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Letter: Dementia units need staffing

More and more seniors looking for personal satisfaction

More and more seniors looking for personal satisfaction or a little extra money have found jobs as home health aides, one of the few fields where older workers are in demand. Credit: iStock

"Drugs and dementia" [News, April 5] revealed a great deal about the misuse of psychotropic drugs. However, the article failed to include assisted living facilities with on-site dementia units.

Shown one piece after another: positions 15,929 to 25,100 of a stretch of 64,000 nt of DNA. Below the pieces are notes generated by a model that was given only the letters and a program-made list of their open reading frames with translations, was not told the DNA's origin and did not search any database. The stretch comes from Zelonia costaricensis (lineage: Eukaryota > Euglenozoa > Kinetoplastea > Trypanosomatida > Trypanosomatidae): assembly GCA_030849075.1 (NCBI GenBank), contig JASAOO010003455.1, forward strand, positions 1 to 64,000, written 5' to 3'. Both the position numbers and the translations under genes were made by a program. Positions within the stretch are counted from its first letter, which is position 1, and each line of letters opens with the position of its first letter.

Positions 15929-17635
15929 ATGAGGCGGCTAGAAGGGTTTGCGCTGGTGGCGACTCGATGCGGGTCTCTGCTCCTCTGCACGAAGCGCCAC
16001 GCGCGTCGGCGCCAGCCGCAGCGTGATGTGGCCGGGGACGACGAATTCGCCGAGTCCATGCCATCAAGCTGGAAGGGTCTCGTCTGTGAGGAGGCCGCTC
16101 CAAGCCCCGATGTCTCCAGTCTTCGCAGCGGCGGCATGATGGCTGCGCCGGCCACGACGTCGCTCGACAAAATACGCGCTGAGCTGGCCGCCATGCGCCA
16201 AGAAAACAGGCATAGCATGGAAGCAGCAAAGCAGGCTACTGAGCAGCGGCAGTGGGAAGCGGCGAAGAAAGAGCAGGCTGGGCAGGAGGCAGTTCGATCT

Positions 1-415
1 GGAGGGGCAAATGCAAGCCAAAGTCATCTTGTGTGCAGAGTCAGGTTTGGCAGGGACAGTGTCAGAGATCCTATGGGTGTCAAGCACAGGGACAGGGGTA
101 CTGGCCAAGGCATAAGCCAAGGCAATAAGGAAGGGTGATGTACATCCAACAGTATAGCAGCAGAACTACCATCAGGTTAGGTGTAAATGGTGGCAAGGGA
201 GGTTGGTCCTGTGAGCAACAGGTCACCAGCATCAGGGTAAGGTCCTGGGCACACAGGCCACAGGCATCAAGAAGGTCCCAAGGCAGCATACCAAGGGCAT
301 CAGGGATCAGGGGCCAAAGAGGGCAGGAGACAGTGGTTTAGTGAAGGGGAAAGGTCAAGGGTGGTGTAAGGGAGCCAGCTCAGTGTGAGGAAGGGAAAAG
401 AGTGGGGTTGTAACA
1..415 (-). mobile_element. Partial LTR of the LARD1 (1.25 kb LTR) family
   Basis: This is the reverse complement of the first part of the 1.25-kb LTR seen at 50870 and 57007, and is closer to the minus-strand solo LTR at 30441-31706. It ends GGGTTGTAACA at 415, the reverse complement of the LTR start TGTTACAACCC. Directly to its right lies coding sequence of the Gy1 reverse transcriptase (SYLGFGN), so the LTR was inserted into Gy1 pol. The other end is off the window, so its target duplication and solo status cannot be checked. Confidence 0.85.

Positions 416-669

My mother spent her last two years in a private, for-profit assisted living facility with an enhanced license for residents with dementia. Unfortunately, as the article noted, it's up to facilities to determine appropriate staff-to-resident ratios, which they self-report to the state. While most caregivers were loving and well-intentioned, neither staffing nor training increased to meet the level of care required.

Dementia patients suffer from a phenomenon called sundowning, which means their symptoms worsen as the sun sets. Sadly, so does the caregiver-to-resident ratio. Especially at night, facilities don't have the capacity to offer alternative treatments such as music and aroma therapy, which have been shown to reduce the need for psychotropic drugs.

Joan Marie Lockwood, Huntington